Hillary Clinton Suggested Breaking Up the Big Banks Won’t End Racism and Sexism. Is She Right?

Clinton’s remark prompted a furious debate. Is there any truth to it—and why did she say it? Moe Tkacik and Amanda Marcotte debate.

Amanda Marcotte and Moe Tkacik March 11, 2016

(David Calvert/Getty Images)

On Feb­ru­ary 13, ABC reporter Liz Kreutz tweet­ed a snip­pet of a Hillary Clin­ton speech and prompt­ly sent the Inter­net into a fren­zy of debate:

'When the going gets tough, Hillary falls back on the old New Dem coalition strategy: getting the black community leaders and abortion lobby to get out the vote, the bank lobby to pay for the ad buys and the eternal GOP majority to prevent anything from transpiring that might alienate the bank lobbyists.'

Clin­ton: If we broke up the big banks tomorrow….would that end racism? Would that end sex­ism?” No!” crowd yells out

NBC lat­er sup­plied a length­i­er version:

Not every­thing is about an eco­nom­ic the­o­ry, right?” Clin­ton said, kick­ing off a long, inter­ac­tive riff with the crowd at a union hall this afternoon. 

If we broke up the big banks tomor­row — and I will if they deserve it, if they pose a sys­temic risk, I will — would that end racism?”

No!” the audi­ence yelled back.

Clin­ton con­tin­ued to list sce­nar­ios, ask­ing: Would that end sex­ism? Would that end dis­crim­i­na­tion against the LGBT com­mu­ni­ty? Would that make peo­ple feel more wel­com­ing to immi­grants overnight?”

To dis­cuss the quote and its con­text, In These Times invit­ed Moe Tkacik, a for­mer Wall Street Jour­nal writer and the author of an essay in the forth­com­ing col­lec­tion False Choic­es: The Faux Fem­i­nism of Hillary Rod­ham Clin­ton; and Aman­da Mar­cotte, who writes for Salon on pol­i­tics, fem­i­nism and cul­ture, and in Novem­ber 2015 wrote a col­umn titled, Let’s get excit­ed about Hillary Clin­ton: She’s not a sav­ior — but she is exact­ly what we need.”

MOE: When I saw this quote on Twit­ter, I just stared for a few min­utes, as if into the abyss or at a real­ly gross zit under a mag­ni­fy­ing glass. I didn’t want to know the con­text” because the state­ment itself defe­cat­ed all over the very idea of context.

Obvi­ous­ly, no one ever promised a piece of leg­is­la­tion would end” hate and injus­tice. Any­one even notion­al­ly sin­cere about bat­tling the prej­u­dices and cog­ni­tive dis­so­nances that oli­garchs and over­lords have for­ev­er pro­mul­gat­ed to divide and con­quer human­i­ty under­stands that racism” and sex­ism” are not forces you can arrest with a pen. 

Then there are the banks, the biggest and rotten­est of which have been with us for more than two cen­turies. To want to see them cur­tailed is to have absorbed more than enough his­to­ry to under­stand that such things don’t hap­pen tomor­row.”

When I final­ly caved and read the full speech, I found a ver­i­ta­ble orgy of straw men, each cater­ing to some cru­cial seg­ment of the Demo­c­ra­t­ic coali­tion. It wasn’t just racism and sex­ism that would per­sist in a land­scape of small­er banks, accord­ing to Hillary Clin­ton. Ger­ry­man­der­ing and redis­trict­ing” would also per­sist, as would dis­crim­i­na­tion against immi­grants and gays.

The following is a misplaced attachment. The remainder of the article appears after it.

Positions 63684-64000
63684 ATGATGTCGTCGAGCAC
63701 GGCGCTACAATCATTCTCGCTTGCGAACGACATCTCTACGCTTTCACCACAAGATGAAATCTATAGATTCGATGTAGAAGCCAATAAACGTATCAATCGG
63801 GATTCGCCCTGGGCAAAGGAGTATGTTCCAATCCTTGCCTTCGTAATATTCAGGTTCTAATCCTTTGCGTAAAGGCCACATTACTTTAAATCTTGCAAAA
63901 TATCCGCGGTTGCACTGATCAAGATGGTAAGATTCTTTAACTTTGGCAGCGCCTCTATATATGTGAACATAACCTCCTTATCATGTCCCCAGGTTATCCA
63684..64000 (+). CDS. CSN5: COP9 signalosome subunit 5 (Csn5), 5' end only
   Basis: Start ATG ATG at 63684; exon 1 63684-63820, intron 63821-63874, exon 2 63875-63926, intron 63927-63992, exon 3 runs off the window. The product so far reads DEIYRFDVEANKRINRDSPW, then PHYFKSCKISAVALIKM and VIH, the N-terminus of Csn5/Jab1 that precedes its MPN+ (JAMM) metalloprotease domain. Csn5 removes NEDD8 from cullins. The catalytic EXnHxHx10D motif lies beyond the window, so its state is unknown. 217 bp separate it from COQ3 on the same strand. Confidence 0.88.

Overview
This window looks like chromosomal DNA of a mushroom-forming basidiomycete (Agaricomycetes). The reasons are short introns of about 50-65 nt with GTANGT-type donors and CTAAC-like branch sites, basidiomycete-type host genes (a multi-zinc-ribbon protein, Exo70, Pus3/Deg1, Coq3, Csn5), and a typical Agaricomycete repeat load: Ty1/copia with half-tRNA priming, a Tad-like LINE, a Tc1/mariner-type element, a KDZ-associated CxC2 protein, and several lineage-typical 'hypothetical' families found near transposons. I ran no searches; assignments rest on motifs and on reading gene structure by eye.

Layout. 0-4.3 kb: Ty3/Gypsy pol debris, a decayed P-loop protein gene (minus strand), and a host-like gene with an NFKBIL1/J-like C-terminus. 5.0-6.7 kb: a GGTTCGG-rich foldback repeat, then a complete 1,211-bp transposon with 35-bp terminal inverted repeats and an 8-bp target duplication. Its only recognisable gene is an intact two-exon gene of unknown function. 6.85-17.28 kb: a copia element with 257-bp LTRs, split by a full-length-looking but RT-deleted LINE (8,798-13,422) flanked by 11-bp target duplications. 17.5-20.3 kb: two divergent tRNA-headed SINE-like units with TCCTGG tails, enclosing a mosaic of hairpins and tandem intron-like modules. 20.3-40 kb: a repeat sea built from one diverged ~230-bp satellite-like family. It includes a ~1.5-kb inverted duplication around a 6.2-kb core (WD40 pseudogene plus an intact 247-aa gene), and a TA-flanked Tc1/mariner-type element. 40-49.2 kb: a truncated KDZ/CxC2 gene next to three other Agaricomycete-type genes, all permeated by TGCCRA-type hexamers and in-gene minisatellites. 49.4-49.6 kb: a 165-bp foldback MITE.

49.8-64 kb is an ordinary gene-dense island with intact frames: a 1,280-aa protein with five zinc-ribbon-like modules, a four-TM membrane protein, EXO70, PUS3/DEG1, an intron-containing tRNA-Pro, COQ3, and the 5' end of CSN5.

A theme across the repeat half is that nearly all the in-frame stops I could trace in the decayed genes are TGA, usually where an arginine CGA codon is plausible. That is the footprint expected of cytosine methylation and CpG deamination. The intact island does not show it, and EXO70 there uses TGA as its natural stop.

Some­thing about the line just screamed Bill.” Not shit-eat­ing-grin Pres­i­dent Bill Clin­ton at the height of his virility/​virulence, but the Clin­ton of today who is occa­sion­al­ly giv­en to weird­ly bit­ter rants that are simul­ta­ne­ous­ly non­sen­si­cal and illu­mi­nat­ing, like a warped decoder ring for under­stand­ing how the Demo­c­ra­t­ic Par­ty could main­tain its monop­oly on self-right­eous rhetoric while sell­ing short the New Deal and Great Soci­ety con­stituen­cies that got out the vote all those years: Just remind Demo­c­ra­t­ic vot­ers that Repub­li­cans want to out­law affir­ma­tive action and abor­tion and quar­an­tine every­one diag­nosed with AIDS.

The thing is, we were nev­er dumb enough to sign on to this gut­ted, soul­less, lever­aged-buy­out ver­sion of the Demo­c­ra­t­ic plat­form. Bill Clin­ton eked out a White House win with only 43 per­cent of the pop­u­lar vote. His tri­umphant job per­for­mance as pres­i­dent is a fic­tion in which Democ­rats have been incul­cat­ed because his sur­ro­gates have so effec­tive­ly mar­gin­al­ized any­one who dares acknowl­edge history.

But when the going gets tough, as it con­spic­u­ous­ly has, Hillary (like Oba­ma in 2009, alas) falls back on what worked for Bill, the old New Dem coali­tion strat­e­gy: get­ting the black com­mu­ni­ty lead­ers and abor­tion lob­by to get out the vote, the bank lob­by to pay for the ad buys and the eter­nal GOP major­i­ty to pre­vent any­thing from tran­spir­ing that might alien­ate the bank lobbyists. 

Today, as in 1992, this strat­e­gy only works by sac­ri­fic­ing a thing that Hillary now maligns as egghead­ed eco­nom­ic the­o­ry” but what Sanders sup­port­ers see as coher­ence.

AMAN­DA: We’re in the thick of pri­ma­ry silli­ness when a sup­port­er of Bernie Sanders — Bernie Sanders! — feels enti­tled to accuse any­one of hyper­bole. Not pick­ing on the Bern, to be clear. Like his fel­low career politi­cians, Bernie has a shtick that works for him. But glass hous­es, stones, all that.

And poor Hillary Clin­ton! Dinged repeat­ed­ly for an unin­spir­ing nut­sand-bolts approach, only to get dinged again when she tries her hand at the same grandiose rhetoric her oppo­nent is applaud­ed for. She can’t win. And we won­der why so many women see their lives in hers.

Set­ting aside the debate over whether Hillary Clin­ton should be per­mit­ted the use of the over-sim­pli­fied, rev­o­lu­tion­ary rhetoric her oppo­nent is allowed by birthright, it’s quite clear to me that Clin­ton is argu­ing that Sanders’ sin­gle-mind­ed focus on Wall Street isn’t going to be enough to deal with the nuanced prob­lems of racism, sex­ism — all the ‑isms, really.

No need to blame Bill Clin­ton, or to treat Hillary like she’s an exten­sion of her hus­band. (Though the way she’s treat­ed as her husband’s pup­pet is a nice reminder to me why I will nev­er get mar­ried.) Clin­ton picked this talk­ing point up from anti-racism activists who have been crit­i­cal of Sanders for his dodg­y­ness on any race issue that can’t be reduced to income inequality.”